It’s always smart to learn from the best, and when it comes to business the best are usually the richest. Here are some key lessons straight from those that have practiced them to perfection.
Andrew Carnegie: think accurately
Andrew Carnegie was one of the richest men, and his philosophy was to donate all he’d earned in the latter third of his life. He also commissioned Napoleon Hill to study the most successful men and report about it in the book Think and Grow Rich. So of course he had much to say about what it means to have success in business.
One of his more famous lessons is to think accurately. This means different things to different people, but when you get down to the bottom of it he meant to think the best you can with the information you have available in the present moment, and make the best choices based on that information.
Once example of thinking accurately would be to eliminate information silos in your business. This would allow each department to share their information and be able to think more accurately within their own sphere of knowledge.
Warren Buffett: invest in intrinsic value
Warren Buffett is the master at buying undervalued companies based on what he sees as intrinsic value. Intrinsic value means that a company is able to create a steady flow of cash based on things that are definitely going to happen today, tomorrow, and well into the future.
One example is his large stake in the Coca Cola corporation. Warren knows that every day people are going to drink a Coca Cola product in one form or another, so the company will basically print money every day, automatically. There’s value built in to the company that is pretty much hands-free.
Bill Gates: have depth of vision
Bill Gates credits his depth of vision and being a bit lucky as the reasons why he was able to make his vast fortune with Microsoft. He could see where computers were headed before most people could, and he envisioned a plan on how to capitalize on it.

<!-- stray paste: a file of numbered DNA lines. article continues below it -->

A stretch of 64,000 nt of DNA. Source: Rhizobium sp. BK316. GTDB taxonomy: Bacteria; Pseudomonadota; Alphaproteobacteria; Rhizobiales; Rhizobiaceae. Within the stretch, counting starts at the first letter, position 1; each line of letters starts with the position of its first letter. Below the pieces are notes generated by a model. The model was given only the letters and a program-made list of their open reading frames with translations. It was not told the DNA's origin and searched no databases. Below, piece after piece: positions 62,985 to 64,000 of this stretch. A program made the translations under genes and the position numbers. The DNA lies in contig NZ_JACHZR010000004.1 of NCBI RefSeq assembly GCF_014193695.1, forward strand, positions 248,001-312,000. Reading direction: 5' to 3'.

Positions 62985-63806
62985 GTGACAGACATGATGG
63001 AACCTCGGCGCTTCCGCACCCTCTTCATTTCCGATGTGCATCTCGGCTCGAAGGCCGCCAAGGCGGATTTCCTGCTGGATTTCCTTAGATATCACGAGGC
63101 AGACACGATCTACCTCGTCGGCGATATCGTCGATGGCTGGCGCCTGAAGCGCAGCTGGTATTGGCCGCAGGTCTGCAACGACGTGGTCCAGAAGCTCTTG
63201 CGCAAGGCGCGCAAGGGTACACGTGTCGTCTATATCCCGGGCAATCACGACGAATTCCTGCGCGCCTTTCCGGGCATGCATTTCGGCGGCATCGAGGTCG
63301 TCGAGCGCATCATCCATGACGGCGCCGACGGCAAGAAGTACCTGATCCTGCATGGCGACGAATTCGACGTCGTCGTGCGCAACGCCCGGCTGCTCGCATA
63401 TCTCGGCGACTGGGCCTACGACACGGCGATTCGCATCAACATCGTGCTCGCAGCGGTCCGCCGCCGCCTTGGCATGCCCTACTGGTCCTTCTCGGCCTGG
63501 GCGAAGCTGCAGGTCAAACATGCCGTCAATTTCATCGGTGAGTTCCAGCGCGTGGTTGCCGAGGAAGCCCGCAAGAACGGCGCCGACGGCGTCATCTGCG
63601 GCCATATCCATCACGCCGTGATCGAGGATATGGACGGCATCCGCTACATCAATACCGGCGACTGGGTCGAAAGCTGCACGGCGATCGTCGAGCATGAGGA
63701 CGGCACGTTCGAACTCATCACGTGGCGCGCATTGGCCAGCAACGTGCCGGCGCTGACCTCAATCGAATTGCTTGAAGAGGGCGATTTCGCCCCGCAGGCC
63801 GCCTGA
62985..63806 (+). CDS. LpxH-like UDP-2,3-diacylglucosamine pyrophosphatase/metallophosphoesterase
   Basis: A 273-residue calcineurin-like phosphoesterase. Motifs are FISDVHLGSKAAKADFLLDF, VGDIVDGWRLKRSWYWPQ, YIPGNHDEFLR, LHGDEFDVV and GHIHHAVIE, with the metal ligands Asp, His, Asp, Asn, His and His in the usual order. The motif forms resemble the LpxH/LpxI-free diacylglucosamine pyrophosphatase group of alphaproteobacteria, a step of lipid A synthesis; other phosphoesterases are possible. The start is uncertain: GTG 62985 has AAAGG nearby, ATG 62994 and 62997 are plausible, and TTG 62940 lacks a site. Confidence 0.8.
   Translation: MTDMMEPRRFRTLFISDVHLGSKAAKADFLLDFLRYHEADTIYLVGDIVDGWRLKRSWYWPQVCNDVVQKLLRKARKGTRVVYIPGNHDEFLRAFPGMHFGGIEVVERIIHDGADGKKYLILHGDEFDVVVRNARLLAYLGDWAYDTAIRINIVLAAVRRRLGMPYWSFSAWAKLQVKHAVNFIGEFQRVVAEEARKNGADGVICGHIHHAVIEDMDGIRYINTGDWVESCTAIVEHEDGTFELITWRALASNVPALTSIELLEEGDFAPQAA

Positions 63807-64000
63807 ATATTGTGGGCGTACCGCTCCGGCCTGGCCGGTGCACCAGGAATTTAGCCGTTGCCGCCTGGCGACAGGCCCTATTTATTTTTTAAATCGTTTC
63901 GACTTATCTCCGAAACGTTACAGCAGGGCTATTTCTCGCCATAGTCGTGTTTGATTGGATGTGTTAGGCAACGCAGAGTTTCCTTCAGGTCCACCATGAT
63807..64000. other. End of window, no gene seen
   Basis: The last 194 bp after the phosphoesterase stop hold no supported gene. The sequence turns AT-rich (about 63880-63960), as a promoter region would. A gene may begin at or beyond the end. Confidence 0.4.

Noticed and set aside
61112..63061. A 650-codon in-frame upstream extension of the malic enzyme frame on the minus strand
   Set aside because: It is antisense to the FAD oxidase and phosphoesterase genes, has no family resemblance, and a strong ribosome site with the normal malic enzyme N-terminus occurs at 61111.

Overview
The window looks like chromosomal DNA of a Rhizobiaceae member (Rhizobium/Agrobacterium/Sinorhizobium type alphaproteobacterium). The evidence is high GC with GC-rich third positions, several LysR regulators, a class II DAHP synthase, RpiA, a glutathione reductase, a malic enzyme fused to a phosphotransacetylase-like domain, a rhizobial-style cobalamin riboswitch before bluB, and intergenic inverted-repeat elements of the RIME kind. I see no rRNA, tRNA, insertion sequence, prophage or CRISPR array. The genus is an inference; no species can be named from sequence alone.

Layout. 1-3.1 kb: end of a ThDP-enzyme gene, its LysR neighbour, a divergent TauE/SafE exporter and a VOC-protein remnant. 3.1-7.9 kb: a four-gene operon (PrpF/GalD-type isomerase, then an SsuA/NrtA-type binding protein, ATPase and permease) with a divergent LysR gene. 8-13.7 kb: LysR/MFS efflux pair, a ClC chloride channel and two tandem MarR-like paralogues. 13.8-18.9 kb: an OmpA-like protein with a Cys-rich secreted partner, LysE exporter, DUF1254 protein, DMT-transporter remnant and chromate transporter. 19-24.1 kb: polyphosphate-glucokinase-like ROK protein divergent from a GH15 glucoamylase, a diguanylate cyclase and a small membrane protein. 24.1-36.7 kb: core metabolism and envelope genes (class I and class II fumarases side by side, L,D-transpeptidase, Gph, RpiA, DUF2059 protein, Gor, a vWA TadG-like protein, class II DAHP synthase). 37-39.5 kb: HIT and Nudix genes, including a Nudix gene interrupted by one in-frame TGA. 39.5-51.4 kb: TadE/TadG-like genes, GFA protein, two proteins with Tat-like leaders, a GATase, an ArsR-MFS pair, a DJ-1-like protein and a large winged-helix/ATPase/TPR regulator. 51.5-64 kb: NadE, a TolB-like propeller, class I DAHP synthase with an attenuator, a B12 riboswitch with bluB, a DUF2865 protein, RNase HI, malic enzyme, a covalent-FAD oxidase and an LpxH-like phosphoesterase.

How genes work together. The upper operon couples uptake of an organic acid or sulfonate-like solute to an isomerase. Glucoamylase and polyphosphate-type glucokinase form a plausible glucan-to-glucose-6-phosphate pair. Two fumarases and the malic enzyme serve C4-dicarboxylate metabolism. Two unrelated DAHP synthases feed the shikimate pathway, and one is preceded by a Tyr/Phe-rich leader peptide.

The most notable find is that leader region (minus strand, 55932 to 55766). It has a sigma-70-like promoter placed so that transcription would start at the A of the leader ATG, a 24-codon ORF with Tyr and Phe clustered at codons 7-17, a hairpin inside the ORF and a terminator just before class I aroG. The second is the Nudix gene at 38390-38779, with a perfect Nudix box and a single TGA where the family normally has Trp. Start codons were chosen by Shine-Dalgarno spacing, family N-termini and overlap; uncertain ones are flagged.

Instead of looking at an acorn and just seeing an acorn, practice seeing the tree it will become, or even better seeing a forest of trees that it could become.
John D. Rockefeller: borrow to grow faster
One of the richest men of his time, in today’s dollars he would be worth more than the top three billionaires combined. Rockefeller was not afraid to take on debt in the form of credit that allowed him to scale up his operations faster than his competition. After paying back all of his loans he was left with an enormous corporation that made him and much of his ancestors exceedingly wealthy.
If you see an opportunity you can use other people’s money to make the most out of it as you possibly can. Once you pay them back you’ll be left with a nice debt-free asset.
Jeff Bezos: failure comes with invention
Don’t be afraid to fail when you’re trying something new. Jeff Bezos is not only the head of Amazon, but also Blue Origin, a rocket company. He spends a billion a year to keep it afloat, and you can be sure much of that money is spent on spectacular failures. He’s so sure that one big success will cover all of those failures that he has no trouble funding it year after year.